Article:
About this book
Immune Complexes and Human Cancer, the fifteenth volume of Contem porary Topics in Immunobiology, is a compilation of information derived from recent studies on the role of circulating immune complexes (CIC) in the patho genic manifestations of a variety of human cancers. Technical improvements in the detection of CIC in body fluids have resulted in data that indicate that CIC do occur in different types of cancer. In addition, tumor-associated antigens and antibodies have been detected in immune complexes of cancer patients' sera. Until recently the exact role and clinical relevance of immune complexes have been the subject of debate, partially because of the problems encountered in measuring immune complexes. But these problems are being confronted as more accurate measurement protocols are developed. Technical refinements, along with strict protocols, have provided evidence of heterogeneity in CIC, a factor that makes accurate detection of immune complexes in cancer patients difficult. Recent insights indicate that the measurement of immune complexes in cancer patients may be clinically useful not only as a tumor marker, but also in regard to the deranged immune response of tumor-bearing hosts and other disorders such as nephrotic syndrome, immune anemias, and clotting dysfunction.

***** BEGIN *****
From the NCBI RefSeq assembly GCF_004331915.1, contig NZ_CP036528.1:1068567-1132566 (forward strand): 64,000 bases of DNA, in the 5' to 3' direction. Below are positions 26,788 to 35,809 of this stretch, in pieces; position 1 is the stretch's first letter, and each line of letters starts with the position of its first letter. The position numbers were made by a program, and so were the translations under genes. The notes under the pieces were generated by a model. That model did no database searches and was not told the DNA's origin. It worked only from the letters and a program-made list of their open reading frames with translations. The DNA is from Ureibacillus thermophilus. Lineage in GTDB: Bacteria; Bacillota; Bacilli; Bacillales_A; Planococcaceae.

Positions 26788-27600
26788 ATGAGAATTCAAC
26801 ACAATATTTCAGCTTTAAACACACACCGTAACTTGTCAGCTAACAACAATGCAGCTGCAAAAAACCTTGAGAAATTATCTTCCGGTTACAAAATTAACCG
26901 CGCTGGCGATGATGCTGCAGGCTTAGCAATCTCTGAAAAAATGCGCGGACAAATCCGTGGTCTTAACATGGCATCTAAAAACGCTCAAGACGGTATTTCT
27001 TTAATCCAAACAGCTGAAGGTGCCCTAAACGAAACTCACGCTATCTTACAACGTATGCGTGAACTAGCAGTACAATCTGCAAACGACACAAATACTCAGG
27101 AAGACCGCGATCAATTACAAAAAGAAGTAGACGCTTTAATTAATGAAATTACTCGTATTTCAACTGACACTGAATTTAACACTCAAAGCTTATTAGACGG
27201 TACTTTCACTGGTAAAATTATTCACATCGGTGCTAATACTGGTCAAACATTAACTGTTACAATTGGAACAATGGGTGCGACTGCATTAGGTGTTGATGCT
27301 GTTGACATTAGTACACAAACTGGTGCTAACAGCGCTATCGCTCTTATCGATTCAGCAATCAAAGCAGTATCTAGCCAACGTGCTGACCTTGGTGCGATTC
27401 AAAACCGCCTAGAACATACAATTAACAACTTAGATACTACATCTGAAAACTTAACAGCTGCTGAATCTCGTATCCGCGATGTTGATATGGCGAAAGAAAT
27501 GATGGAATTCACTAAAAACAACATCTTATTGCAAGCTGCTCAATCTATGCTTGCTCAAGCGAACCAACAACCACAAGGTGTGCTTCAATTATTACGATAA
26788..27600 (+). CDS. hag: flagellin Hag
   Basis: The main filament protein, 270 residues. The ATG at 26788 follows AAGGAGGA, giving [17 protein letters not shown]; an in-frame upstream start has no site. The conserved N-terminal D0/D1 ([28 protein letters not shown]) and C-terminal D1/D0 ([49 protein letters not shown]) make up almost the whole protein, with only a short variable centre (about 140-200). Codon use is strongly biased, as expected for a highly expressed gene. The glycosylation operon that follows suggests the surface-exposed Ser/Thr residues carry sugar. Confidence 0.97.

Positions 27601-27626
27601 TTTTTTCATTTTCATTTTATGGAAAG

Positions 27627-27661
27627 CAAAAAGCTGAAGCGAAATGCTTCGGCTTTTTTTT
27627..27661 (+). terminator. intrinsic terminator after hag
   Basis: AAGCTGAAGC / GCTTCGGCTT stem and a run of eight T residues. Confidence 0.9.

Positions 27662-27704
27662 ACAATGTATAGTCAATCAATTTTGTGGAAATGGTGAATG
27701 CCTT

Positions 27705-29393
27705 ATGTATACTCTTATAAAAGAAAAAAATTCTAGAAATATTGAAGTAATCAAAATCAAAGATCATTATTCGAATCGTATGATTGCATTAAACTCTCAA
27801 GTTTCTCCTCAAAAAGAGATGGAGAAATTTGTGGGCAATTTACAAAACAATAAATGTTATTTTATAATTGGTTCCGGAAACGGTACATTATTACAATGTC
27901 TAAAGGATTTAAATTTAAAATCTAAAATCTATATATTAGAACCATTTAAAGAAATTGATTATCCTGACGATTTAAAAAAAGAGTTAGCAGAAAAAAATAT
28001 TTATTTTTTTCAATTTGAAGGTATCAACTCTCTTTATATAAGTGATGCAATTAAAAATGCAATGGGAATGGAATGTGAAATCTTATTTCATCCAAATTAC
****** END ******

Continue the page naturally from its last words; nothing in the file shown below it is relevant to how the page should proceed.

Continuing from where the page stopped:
anemia antibody antigen cancer immune response immunobiology tumor